WBC
 
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Good going! It feels good to nail everything. Now you can get a pot and you are good to go. You did your homework and it paid off. Yeah the pitch temp was way to high but you were excited so you have a good excuse. It should be OK this time.
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Old 07-07-2008, 05:44 PM   #4
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At what temp will you kill the average bier yeast?

Also what are the keys for avoiding tannin extraction? I've been led to believe there's no real worry when batch sparging as the quickness of the process doesn't allow tannin extraction to occur because you're adding water back in, stirring, waiting a max of 10 mins (some don't wait at all), and dumping the wort as fast as possible. This was my only real concern as I mashed for a little longer (wasn't really worried about the extra 12 mins), and mashed out with 180 degree water instead of 170. Any tips on the mashout process?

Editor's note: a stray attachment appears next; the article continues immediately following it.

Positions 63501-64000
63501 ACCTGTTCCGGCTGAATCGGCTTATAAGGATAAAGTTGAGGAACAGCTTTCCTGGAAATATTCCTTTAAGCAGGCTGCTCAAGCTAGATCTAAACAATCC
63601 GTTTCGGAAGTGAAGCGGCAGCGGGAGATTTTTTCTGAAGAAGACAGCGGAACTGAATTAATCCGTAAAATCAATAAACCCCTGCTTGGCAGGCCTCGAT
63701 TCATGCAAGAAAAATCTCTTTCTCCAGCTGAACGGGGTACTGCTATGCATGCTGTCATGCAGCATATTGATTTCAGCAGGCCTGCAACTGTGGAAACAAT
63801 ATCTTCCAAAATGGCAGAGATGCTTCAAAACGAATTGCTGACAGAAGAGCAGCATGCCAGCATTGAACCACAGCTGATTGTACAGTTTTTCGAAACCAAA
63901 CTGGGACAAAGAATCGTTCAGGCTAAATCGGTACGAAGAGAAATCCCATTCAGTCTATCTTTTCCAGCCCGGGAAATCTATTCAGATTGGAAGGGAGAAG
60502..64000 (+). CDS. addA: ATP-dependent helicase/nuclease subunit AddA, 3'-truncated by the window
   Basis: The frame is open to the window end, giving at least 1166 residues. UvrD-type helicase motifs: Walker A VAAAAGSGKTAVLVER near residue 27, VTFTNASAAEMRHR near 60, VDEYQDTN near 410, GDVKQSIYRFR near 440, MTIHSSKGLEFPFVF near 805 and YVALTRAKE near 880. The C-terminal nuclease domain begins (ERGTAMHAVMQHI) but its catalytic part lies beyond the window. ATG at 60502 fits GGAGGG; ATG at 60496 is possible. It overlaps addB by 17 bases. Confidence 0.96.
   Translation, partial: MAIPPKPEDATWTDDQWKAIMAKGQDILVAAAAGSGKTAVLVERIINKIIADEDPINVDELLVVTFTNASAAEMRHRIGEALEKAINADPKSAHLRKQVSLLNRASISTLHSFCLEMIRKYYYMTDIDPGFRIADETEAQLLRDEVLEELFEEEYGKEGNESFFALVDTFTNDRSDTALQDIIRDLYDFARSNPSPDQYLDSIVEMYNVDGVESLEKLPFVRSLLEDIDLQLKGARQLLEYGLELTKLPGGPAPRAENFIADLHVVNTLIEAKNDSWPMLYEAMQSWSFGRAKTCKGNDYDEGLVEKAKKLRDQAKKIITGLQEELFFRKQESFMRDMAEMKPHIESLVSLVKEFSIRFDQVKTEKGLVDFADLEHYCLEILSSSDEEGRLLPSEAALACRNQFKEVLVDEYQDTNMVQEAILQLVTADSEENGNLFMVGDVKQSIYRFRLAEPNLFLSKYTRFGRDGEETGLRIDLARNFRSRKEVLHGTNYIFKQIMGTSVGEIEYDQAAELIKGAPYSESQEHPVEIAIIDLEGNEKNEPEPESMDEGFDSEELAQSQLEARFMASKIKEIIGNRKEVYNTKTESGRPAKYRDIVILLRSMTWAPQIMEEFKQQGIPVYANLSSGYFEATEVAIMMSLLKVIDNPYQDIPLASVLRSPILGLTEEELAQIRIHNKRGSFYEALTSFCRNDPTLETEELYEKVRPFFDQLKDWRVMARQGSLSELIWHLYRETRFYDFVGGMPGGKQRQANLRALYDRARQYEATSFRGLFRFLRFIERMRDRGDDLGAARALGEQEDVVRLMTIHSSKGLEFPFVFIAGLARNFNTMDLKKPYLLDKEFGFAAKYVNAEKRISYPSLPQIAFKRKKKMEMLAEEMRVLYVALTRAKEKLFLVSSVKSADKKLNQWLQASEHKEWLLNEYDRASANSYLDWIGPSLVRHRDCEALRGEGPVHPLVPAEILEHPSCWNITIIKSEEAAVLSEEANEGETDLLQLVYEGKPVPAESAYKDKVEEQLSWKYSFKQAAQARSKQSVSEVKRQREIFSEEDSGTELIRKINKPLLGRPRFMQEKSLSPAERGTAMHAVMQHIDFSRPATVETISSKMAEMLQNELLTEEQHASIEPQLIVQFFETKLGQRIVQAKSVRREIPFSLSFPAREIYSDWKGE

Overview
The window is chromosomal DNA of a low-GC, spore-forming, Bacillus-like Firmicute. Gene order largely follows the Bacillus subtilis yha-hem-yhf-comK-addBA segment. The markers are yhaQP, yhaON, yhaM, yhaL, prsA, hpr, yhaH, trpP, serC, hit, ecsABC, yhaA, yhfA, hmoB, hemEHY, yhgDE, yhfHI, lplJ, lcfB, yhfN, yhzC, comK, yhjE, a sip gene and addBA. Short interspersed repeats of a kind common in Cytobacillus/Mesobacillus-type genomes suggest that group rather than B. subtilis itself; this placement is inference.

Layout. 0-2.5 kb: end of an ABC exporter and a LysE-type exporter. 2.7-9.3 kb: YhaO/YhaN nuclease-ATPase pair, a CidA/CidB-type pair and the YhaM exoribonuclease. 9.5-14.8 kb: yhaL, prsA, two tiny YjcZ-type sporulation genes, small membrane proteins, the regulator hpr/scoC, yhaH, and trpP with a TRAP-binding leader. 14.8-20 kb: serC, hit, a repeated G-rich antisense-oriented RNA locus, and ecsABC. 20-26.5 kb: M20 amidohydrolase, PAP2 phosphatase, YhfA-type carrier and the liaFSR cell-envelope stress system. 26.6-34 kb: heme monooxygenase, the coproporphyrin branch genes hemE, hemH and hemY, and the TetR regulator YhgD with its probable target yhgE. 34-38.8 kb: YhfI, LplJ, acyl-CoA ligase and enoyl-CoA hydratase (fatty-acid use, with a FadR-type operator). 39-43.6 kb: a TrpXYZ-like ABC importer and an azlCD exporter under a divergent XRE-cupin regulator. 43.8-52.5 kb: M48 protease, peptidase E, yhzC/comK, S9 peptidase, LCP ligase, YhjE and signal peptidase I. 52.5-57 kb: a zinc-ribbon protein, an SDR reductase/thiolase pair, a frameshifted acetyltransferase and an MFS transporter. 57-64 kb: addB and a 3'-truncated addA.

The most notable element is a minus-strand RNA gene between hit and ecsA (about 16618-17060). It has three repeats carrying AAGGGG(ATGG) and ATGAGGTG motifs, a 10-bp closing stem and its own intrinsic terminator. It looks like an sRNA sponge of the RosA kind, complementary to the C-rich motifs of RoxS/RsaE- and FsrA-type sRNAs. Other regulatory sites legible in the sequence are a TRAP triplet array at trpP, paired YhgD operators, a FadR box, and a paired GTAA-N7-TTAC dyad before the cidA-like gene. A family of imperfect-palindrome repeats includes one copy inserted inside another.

Schlante,
Phillip

Ps I was so pumped after I dumped my wort into the primary and the residual sugars condensed in the boiler leaving me malt syrup behind that I tried and it tasted just like lme... only better!
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Old 07-07-2008, 07:07 PM   #5
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Preventing tannins is less about time & more about temp. As long as the grainbed does not go above 170* you're golden. I use 180* water for my first sparge (I do not do a mash out, and I do 2 equal sized sparges). I have never brought my grainbed above 170 with these temps. In fact, my first sparge usually bumps the GB to around 164*, and the second sparge to 168* (Depends on grain qty/mash temp/etc)

When I first started, I must have pitched yeast at a temp around 130*! It still fermented, but very slowly. I don't know the right answer to your question, but I'm sure you'll be fine.